It’s looking increasingly like the new, two-year state budget will have some tax increases somewhere in it—possibly on the wealthiest residents and on corporations. During the last gubernatorial campaign, Gov. Dannel Malloy pledged to not raise taxes and he didn’t propose any himself. So, the (more than) academic question becomes, if Malloy signs a state budget that raises taxes—even though he didn’t propose them—has he broken his pledge?
It all depends on who you ask.
Senate Minority Leader Len Fasano, who has been desperate to get involved in the budget process, says simply, “Not only if he refuses to sign [a tax-increasing budget] but if he doesn’t veto any spending that increases taxes, he has broken his pledge. No question,” he said.
On the other side of the aisle is Senate President Martin Looney. The Shad asked him the same question—does the governor break his no-new-taxes campaign pledge if he signs a tax increasing budget even if he didn’t propose it? Looney said, “No, not at all. The budget process is a collaborative one. The governor kept his pledge by proposing a no-new-taxes budget, the legislative committees took over and now the negotiations begin,” he said. “The governor has already kept his pledge.”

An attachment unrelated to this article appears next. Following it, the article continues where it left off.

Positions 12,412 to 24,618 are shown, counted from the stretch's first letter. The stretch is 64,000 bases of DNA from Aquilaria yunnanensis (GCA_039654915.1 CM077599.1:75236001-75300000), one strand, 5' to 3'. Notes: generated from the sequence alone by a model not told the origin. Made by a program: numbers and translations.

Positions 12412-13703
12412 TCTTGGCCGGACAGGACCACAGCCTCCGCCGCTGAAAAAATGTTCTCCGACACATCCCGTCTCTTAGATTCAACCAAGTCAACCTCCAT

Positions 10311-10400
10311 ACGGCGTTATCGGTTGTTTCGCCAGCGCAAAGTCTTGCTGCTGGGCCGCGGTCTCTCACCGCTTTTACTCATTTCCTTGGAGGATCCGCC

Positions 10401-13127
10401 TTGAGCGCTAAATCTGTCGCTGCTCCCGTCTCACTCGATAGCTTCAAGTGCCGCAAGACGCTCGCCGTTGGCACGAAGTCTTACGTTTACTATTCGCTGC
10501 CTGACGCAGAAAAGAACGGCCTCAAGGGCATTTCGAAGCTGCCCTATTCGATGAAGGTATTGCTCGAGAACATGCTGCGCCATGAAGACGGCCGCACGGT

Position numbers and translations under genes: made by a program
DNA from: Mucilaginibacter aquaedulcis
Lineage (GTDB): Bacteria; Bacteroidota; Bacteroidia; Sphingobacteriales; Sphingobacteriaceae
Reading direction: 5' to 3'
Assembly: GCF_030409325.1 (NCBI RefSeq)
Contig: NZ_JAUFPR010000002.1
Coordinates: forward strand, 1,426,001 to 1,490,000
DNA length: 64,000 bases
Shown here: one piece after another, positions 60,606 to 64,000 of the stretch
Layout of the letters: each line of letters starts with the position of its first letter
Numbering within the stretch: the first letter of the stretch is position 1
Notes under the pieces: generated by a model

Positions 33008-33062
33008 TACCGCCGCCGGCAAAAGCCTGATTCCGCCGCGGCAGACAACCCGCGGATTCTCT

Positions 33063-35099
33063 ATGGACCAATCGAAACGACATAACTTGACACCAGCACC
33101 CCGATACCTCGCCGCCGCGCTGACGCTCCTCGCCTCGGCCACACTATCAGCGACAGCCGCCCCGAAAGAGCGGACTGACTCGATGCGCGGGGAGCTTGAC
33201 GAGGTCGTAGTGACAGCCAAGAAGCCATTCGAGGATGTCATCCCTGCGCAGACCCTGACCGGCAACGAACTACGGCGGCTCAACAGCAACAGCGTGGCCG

Meanwhile, Fasano says that if Malloy is genuinely interested in a no-new-taxes budget, Republicans are his best friend. “We have ideas to keep down spending while funding important programs.”
But Fasano admits hanging with the Gov. is unlikely. “The governor is a very difficult guy to get along with. He doesn’t communicate well with either [party].”
For his part, Looney confirms that GOP leaders will not be in the final negotiations with the governor’s people to come up with a final plan. “They are playing the traditional role of the loyalty opposition—trying to stay relevant.” But as far as them being invited into the talks? “No, not at this point.”